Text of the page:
For the half-year to 30 June 2014, the IPKat's regular team is supplemented by contributions from guest bloggers Alberto Bellan, Darren Meale and Nadia Zegze.

Two of our regular Kats are currently on blogging sabbaticals. They are David Brophy and Catherine Lee.

Sunday, 4 February 2007

Let's dance and infringe


CNet reports that the creator of the 'Electric Slide' dance, Richard Silver, has been going around accusing people of infringing his copyright by posting videos on YouTube (watch the dance here, that is if it's still there by the time you read this). Although Mr Silver says he created his dance in 1976, he didn't register it in the US until 2004, and is now using the US Digital Millennium Copyright Act to enforce his rights against YouTube, forcing them to start removing material posted there (read one affected user's comments here).

Right: How to do the electric slide (is this infringing?)

On first reading this story, the IPKat was at first incredulous, then a bit puzzled, then a dawning realisation came upon him that Mr Silver may actually have a case. The IPKat is not familiar with the particular details of US copyright law (perhaps some friendly US lawyer type can help by submitting a comment below) but in the UK, according to section 3 of the Copyright Designs and Patents Act 1988, copyright can subsist in a "dramatic work", which includes a work of dance or mime. Performing the work, at least in public, could therefore be an infringing act. The problem of subsistence in this case, should it ever be properly argued, may come down to whether the dance choreography was recorded in some form, perhaps in the standard Benesh notation, and whether the accused infringers were performing this particular work.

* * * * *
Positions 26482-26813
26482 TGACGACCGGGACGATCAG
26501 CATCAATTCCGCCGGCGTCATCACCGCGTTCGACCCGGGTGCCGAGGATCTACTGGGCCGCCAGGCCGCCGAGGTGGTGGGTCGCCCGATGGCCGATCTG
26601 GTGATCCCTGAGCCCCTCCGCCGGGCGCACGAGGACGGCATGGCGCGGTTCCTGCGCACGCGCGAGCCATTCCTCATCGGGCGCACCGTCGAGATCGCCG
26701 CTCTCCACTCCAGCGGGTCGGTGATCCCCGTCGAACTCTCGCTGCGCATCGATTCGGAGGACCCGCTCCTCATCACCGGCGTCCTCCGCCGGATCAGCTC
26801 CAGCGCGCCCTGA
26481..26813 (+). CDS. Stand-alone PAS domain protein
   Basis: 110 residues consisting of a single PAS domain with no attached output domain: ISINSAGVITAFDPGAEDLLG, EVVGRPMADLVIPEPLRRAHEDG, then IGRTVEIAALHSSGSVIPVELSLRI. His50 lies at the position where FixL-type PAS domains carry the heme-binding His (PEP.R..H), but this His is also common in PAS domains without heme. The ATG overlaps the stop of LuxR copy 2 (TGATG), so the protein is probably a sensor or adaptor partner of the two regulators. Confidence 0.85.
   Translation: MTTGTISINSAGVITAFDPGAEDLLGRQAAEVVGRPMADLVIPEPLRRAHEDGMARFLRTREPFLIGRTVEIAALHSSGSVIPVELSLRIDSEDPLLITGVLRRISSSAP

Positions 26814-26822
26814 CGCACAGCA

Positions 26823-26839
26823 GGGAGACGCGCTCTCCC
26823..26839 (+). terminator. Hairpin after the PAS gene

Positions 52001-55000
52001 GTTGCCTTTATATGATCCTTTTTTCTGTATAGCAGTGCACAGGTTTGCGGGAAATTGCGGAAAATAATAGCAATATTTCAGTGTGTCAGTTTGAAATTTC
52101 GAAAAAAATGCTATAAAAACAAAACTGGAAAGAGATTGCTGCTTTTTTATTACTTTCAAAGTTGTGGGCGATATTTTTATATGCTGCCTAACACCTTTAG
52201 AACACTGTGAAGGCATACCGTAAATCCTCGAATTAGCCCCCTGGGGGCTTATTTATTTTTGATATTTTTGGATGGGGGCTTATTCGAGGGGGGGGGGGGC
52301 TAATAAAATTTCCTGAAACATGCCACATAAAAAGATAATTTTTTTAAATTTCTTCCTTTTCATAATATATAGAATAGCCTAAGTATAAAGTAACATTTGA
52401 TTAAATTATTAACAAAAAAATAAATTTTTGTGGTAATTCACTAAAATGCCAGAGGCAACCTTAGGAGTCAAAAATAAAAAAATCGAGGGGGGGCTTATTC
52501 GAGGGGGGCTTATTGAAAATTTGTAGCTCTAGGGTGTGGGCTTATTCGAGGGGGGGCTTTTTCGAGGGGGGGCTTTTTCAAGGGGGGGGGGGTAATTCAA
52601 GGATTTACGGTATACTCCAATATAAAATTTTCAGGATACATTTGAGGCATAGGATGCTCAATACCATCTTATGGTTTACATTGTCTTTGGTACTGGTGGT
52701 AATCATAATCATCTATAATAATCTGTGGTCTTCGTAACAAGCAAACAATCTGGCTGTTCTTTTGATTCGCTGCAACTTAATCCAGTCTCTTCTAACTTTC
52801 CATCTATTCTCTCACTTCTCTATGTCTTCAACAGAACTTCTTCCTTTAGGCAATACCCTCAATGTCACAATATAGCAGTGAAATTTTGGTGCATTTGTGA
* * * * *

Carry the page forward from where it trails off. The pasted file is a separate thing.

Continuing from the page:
More electric slides here, here and here.

2 comments:

David said...

The IPKat's friend Richard informs him that s106 of the US Copyright Act specifically mentions choreographic works. Article 2 of the Berne convention does too. As far as he is concerned there is no surprise here.

C.E. Petit said...

But the meaning of "choreographic works" is far from intuitive. The US caselaw to date has provided protection only for recorded choreography, using choreographic notation. The maybe-hopefully-just-resolved Martha Graham dispute(s) over ownership are an excellent example (and an excellent example of the nonsense involved in works made for hire).

However, the biggest problem that I have is that the Electric Slide is a technique more akin to the "short phrases" that are explicitly outside the US Copyright Act's protection. If one were copying the complete dance, that would be one thing; inserting the Electric Slide into another work, though, sounds more like the kind of fact pattern that a thoroughly evil law professor might put into an exam question...

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